Filed under 01_shakespeares_sister

25 responses to “Phuck the Patriarchy

  1. I’m boggled by the idea that a bouncer would have that sort of authority in the first place, and if I were with someone who was told to leave before finishing a meal, you can bet your ass I wouldn’t be paying for it.

  2. DBK

    Which restaurant is that? Anyone? I just want to avoid the place.

  3. I don’t know Incertus. If I was being threatened with physical violence, I guess I might.

    I hope they take this place for every dime it’s worth.

  4. So do I, Jeff. I think, though, that all you really have to do is be willing to make a very public scene–raise your voice, make the other people in the establishment uncomfortable, call for the manager, and if they insist on continuing to be assholes, make the call the cops to straighten it all out.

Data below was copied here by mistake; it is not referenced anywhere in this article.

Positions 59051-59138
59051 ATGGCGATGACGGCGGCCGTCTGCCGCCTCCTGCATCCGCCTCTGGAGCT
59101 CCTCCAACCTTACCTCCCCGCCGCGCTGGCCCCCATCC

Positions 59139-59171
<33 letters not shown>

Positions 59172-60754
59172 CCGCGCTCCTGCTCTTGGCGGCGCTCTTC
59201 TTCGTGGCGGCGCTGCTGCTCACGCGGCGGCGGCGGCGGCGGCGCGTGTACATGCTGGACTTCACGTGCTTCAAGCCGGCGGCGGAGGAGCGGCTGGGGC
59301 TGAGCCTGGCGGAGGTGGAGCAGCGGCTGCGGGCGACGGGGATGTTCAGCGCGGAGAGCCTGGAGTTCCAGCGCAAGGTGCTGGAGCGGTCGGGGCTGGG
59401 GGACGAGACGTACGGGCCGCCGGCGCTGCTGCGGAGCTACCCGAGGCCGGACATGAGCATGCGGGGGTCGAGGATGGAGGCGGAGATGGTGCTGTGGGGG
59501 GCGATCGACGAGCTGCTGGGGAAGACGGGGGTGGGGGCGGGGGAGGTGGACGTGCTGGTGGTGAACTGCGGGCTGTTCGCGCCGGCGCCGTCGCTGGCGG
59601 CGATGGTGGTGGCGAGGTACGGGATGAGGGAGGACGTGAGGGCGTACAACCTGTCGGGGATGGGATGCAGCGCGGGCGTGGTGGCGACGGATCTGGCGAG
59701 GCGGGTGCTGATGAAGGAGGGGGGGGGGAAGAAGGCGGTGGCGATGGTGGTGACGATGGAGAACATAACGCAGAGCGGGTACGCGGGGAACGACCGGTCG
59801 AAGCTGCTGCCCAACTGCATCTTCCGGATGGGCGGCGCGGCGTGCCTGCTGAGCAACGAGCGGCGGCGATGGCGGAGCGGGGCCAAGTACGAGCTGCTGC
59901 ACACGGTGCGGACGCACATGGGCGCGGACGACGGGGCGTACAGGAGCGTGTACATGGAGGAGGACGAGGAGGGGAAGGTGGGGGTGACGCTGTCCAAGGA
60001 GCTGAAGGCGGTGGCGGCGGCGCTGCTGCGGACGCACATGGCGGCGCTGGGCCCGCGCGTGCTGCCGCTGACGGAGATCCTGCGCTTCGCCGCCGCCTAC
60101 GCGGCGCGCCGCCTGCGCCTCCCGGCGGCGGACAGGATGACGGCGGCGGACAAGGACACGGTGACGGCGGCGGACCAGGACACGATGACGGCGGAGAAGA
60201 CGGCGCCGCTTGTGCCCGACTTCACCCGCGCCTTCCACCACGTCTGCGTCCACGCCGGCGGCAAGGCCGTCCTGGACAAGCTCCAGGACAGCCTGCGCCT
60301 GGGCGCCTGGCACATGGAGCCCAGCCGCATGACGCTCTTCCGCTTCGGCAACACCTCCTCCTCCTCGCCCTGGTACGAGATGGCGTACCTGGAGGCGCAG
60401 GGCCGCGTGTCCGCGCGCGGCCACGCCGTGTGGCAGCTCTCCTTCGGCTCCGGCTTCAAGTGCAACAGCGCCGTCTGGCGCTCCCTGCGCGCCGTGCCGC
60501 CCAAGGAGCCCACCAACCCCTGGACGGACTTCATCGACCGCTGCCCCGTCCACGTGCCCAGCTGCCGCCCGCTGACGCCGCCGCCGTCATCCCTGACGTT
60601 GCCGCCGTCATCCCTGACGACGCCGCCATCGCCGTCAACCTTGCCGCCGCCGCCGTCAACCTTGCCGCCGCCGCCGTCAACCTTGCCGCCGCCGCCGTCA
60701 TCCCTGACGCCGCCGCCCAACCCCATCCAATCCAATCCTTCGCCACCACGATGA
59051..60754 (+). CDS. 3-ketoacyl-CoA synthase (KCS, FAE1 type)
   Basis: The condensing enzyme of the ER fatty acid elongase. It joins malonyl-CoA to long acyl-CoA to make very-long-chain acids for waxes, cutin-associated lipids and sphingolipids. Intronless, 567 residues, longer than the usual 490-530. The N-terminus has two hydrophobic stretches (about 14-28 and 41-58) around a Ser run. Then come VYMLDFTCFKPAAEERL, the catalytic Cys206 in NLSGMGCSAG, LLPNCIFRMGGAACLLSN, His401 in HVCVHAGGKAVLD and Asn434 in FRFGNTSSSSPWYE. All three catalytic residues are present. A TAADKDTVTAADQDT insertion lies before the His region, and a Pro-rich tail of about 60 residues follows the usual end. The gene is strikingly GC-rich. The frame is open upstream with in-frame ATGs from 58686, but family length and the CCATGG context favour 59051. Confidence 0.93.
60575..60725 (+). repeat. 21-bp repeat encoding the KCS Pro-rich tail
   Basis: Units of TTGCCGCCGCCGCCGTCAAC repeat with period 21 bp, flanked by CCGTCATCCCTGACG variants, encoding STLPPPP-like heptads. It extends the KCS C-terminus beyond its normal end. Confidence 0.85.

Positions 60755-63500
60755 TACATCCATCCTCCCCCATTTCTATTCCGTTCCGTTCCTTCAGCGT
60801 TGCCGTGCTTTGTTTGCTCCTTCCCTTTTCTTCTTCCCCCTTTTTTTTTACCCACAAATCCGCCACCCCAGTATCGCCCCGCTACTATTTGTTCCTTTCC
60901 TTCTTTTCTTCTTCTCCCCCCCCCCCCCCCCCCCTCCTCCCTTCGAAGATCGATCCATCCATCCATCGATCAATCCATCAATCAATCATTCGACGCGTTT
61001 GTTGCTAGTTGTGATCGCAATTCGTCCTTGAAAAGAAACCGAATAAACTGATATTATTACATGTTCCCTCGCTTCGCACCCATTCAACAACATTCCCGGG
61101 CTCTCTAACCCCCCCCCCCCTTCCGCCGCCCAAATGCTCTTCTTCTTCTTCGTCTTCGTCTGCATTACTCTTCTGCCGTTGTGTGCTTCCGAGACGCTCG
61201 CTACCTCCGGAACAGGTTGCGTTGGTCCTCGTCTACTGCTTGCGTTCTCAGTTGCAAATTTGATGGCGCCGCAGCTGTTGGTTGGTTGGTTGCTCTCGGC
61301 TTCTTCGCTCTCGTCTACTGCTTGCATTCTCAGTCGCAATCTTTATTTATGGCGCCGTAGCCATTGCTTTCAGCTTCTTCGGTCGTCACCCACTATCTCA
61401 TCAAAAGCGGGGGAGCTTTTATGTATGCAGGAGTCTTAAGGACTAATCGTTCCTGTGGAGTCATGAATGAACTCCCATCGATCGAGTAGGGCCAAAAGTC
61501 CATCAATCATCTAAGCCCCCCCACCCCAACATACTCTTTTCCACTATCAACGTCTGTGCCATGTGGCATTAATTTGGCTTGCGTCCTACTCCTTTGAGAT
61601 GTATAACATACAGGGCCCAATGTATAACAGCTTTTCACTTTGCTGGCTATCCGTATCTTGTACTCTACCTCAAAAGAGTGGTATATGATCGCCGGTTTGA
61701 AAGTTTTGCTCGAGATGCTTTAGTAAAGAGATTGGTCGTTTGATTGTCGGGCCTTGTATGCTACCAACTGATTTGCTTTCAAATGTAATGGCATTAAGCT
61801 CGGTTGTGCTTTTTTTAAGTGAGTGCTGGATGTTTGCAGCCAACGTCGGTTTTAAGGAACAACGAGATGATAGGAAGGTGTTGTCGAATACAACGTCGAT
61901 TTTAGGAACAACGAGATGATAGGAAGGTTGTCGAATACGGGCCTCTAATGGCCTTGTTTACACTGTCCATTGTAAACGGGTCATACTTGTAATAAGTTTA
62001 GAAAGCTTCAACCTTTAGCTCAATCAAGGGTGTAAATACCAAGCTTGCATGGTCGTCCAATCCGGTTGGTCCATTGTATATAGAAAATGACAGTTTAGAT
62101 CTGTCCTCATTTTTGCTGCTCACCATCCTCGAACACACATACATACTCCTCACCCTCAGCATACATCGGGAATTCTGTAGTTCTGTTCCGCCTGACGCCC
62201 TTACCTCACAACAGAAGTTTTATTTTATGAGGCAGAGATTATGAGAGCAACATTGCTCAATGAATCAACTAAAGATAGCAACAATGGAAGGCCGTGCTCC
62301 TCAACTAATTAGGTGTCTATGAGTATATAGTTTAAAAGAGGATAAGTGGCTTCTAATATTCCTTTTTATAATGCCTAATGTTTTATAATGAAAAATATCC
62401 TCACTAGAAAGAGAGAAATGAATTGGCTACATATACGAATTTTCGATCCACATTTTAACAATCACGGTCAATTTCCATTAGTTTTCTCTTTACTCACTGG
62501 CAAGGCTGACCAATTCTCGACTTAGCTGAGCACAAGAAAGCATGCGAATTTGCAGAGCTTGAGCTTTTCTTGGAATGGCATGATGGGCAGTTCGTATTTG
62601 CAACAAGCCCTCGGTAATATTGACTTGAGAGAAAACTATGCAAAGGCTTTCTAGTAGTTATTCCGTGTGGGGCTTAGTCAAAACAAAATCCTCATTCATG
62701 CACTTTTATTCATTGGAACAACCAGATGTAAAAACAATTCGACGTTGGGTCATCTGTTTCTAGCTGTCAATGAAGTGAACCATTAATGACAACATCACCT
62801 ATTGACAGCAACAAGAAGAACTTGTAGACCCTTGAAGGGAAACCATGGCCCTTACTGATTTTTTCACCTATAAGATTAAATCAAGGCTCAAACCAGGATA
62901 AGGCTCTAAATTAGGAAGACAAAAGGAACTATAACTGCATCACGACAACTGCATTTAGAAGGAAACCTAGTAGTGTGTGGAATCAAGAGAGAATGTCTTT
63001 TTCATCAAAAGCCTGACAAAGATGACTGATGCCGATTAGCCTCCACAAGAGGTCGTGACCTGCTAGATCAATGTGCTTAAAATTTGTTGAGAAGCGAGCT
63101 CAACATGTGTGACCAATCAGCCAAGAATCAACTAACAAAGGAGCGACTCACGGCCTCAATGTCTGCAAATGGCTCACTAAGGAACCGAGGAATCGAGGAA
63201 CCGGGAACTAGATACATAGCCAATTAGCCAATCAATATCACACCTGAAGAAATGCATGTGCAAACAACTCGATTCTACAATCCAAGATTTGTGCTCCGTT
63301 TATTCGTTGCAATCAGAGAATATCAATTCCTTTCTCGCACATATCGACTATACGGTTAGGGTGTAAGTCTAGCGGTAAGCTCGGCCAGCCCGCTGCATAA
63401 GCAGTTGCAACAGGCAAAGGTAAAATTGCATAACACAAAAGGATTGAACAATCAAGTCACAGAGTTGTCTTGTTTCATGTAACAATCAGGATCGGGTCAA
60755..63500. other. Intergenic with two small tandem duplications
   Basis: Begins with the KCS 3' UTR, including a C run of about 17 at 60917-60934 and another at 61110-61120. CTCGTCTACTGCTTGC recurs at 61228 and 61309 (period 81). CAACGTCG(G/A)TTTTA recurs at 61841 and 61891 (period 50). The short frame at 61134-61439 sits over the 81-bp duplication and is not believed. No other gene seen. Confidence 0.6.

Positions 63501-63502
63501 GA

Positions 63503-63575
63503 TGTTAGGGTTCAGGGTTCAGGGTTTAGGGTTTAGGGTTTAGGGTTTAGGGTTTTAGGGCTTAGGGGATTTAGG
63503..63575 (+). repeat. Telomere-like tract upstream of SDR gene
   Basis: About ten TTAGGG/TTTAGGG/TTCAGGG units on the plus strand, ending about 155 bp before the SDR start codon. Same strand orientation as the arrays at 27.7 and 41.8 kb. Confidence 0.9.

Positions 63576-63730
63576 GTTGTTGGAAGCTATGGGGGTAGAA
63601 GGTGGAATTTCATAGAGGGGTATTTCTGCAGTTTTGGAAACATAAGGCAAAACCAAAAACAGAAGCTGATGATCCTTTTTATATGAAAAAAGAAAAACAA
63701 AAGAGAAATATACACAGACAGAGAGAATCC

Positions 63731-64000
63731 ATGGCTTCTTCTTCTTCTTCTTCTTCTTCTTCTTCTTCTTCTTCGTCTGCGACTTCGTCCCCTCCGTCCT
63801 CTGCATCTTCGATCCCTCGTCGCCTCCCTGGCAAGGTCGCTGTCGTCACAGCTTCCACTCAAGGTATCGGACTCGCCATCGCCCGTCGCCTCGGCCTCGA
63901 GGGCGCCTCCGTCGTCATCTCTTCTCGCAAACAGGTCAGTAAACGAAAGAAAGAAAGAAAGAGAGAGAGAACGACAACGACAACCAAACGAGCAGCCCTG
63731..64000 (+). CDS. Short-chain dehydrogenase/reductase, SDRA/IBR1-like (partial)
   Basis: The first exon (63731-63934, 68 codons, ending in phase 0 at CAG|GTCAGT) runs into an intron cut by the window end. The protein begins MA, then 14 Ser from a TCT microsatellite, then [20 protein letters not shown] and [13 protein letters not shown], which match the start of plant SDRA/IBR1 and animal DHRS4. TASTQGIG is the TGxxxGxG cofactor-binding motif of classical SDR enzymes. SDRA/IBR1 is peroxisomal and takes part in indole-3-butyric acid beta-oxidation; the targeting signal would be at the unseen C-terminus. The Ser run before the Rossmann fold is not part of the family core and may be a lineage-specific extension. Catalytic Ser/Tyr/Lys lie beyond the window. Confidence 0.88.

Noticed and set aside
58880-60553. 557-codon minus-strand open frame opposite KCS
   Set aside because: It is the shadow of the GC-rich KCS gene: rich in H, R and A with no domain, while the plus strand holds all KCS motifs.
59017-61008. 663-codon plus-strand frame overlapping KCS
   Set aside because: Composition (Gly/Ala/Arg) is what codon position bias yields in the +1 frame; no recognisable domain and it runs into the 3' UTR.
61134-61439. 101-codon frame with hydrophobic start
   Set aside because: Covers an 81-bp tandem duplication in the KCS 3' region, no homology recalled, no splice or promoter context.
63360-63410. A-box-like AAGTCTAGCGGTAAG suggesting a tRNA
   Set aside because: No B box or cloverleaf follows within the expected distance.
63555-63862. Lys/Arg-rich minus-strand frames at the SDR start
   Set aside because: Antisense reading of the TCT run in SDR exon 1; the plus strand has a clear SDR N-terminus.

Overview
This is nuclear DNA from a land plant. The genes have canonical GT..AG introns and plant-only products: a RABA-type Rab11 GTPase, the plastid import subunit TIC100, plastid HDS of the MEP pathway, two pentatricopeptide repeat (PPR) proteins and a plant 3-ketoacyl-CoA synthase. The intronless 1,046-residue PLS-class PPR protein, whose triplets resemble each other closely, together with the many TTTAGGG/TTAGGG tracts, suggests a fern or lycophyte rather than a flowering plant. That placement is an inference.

5. Wow, that is horrible and yet not surprising and even more horrible because it isn’t surprising.

    And it makes the point about conformity very, very well.

  6. Fillyjonk

    I think it’s hard for most men to understand this, but women (and men) buy into the patriarchy because it’s the patriarchy. One of the things it does is hide its own influence and make absurd things seem like common sense. The greatest trick the patriarchy ever pulled is convincing the world it was just some trumped-up PC invention.

  7. Which restaurant is that?

    Caliente Cab Company.

  8. Why are bathrooms assigned genders?

    No, really. Why?

  9. nightshift66

    According to the article, it’s the “Caliente Cab Company on Seventh Avenue South.” To see how many attorneys will attack the victim, read the article. Caliente’s attorney is making it plain he intends to harrass and humiliate the plaintiff to the greatest extent possible. Every attorney is charged with a duty to zealously represent their client, but this behavior should be sanctionable.